How Misdemeanors Work in AZ

How do misdemeanors work in Arizona?

In Arizona misdemeanors offenses are lesser offenses than felonies. They include certain types of assault, disorderly conduct, criminal damage, criminal trespass, criminal nuisance, shoplift, theft, littering, domestic violence offenses, dog at large, animal cruelty, interfering with judicial proceedings, possession of drug paraphernalia, open container of alcohol in the vehicle, minor in possession of alcohol, public urination, contracting without a license, and various traffic infractions (such as DUI, driving on a suspended license, criminal speeding, aggressive driving, reckless driving, etc.) among others. Arizona state law has its own set of misdemeanor offenses that apply within the State. Additionally, many cities and towns have their own codes of misdemeanors that apply within their individual jurisdictions. There are three class designations of misdemeanors that carry a range of possible penalties. Some specific offenses carry mandatory minimum penalties and tie a judge’s hand on sentencing.

A class 1 misdemeanor is the most serious and carries the highest range of penalties. Such penalties could include up to 6 months in jail and three years of probation (up to 5 months probation can be imposed in DUI cases). A fine can be imposed up to $2500 plus surcharges, which can almost double the cost. Class 1 misdemeanors include DUI, assault, shoplift, theft, disorderly conduct, animal cruelty, contracting without a license, and driving on a suspended license among many others.

A class 2 misdemeanor could include a penalty of up to 4 months in jail. Probation of up to 2 years and a fine of up to $750 plus surcharges can be imposed as well. Class 2 misdemeanors include reckless driving, a certain type of assault, criminal trespassing in the second degree and criminal damage among others.

Class 3 misdemeanors are the least severe but are punished more severely than petty offenses. They can still carry up to 30 days in jail, up to 1 year of probation, and up to $500 in fines plus surcharges. Class 3 misdemeanor offenses in Arizona include a specific form of non-injury assault, criminal trespass in the third degree and criminal speeding among others.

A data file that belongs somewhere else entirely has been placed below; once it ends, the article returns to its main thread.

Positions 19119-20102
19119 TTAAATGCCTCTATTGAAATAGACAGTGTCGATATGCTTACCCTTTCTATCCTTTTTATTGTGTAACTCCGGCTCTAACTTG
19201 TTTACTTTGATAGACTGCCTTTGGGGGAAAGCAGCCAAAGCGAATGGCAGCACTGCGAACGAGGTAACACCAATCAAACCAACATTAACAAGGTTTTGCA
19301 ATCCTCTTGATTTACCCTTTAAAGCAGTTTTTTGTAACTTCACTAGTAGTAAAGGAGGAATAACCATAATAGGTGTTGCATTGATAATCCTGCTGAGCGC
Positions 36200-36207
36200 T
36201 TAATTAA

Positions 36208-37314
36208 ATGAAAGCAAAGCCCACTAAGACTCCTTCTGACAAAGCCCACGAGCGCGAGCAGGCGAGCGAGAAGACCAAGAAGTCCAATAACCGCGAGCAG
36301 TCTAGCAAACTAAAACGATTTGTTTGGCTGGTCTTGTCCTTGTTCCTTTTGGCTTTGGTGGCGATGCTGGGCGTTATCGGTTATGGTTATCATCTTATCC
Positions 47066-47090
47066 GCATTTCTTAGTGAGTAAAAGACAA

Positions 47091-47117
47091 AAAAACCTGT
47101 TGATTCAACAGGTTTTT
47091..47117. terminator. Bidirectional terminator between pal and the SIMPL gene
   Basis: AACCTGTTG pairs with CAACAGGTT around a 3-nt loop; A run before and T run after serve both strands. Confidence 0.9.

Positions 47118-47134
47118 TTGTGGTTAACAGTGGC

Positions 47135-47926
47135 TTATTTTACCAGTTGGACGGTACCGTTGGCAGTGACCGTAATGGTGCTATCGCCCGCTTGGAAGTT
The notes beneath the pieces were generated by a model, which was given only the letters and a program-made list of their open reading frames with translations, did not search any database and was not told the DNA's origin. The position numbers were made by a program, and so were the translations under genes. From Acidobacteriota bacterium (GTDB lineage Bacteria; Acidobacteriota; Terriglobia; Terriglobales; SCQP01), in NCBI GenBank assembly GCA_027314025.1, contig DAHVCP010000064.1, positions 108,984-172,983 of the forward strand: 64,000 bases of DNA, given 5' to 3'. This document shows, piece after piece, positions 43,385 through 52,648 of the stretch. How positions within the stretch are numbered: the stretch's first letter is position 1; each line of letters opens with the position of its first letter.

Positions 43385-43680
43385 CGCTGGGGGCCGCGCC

Misdemeanor cases are ordinarily investigated by police agencies. They may also be investigated by other agencies such as the Arizona Department of Transportation or the Arizona Registrar of Contractors. Once investigations conclude the investigating agent may chose to directly cite the individual and file the case in a city, town, or justice court. In some cases the investigator may arrest a suspect. In other cases an investigator may submit a report to a local prosecuting agency to review the case for possible charging. 

Once cases are filed the first court hearing will be set which will consist of an initial appearance or arraignment. At the first hearing release conditions may be determined by a judge. Pre-trial conferences are held after the initial hearing. At these conferences negotiations will ordinarily occur between the State and the Defense. Other hearings such as evidentiary hearings and oral arguments may be held during the pre-trial stage to determine factual or legal issues in the case. Some cases are settled or dismissed during the pre-trial stages. 

In misdemeanor cases attorneys often appear on behalf of their client, saving their client the expense of missing work. If a legal or factual determination needs to be made by a judge an evidentiary hearing or oral argument may be set. If a resolution is successfully negotiated a change of plea hearing may be set. If a resolution is not reached and the case is not resolved in some other manner by the court a trial will be set. At a trial both sides will present evidence and arguments before a jury or judge. After close of all evidence and arguments a jury or judge will make a determination in the case. If a guilty finding is made sentencing will be determined by a judge and the range of penalty will vary as described above depending on the type of misdemeanor.

Experienced misdemeanor attorneys in Arizona understand how each misdemeanor court and prosecutor agency works and how to secure the best results. Misdemeanor cases in Arizona may resolve fairly quickly or can last 1-2 years or more. On average a misdemeanor case takes 3 to 6 months to resolve. During the pre-trial stage an experienced misdemeanor attorney will thoroughly investigate the allegations and review the evidence. This stage could include interviewing witnesses, analyzing audio or video evidence, employing certain experts to review specific evidence, and/or bringing in private investigators among other tasks. Many cases involve legal issues that require extensive research and analysis of legal authority, including statutory and case law.

During the pre-trial stage extensive negotiations will occur between the State and the Defense. Understanding how certain judges, courts, or prosecutors operate as well as maintaining good relationships with these players is important for obtaining successful resolutions. Many favorable resolutions can be achieved on certain cases such as deferred prosecution or diversion. Such agreements will result in full dismissals, often saving a person’s record. Some resolutions may significantly reduce the offense and penalties. There is a wide array of possible resolutions so it is imperative to hire an experienced misdemeanor attorney that understands how to challenge misdemeanor cases and how to work with certain courts and prosecutors.

If you or a loved one is under investigation or has been charged with a misdemeanor offense it is crucial to contact an attorney immediately. Do not speak with an investigator or anyone about your case without representation. In many cases you may avoid criminal charges if counsel is able to intervene immediately. 

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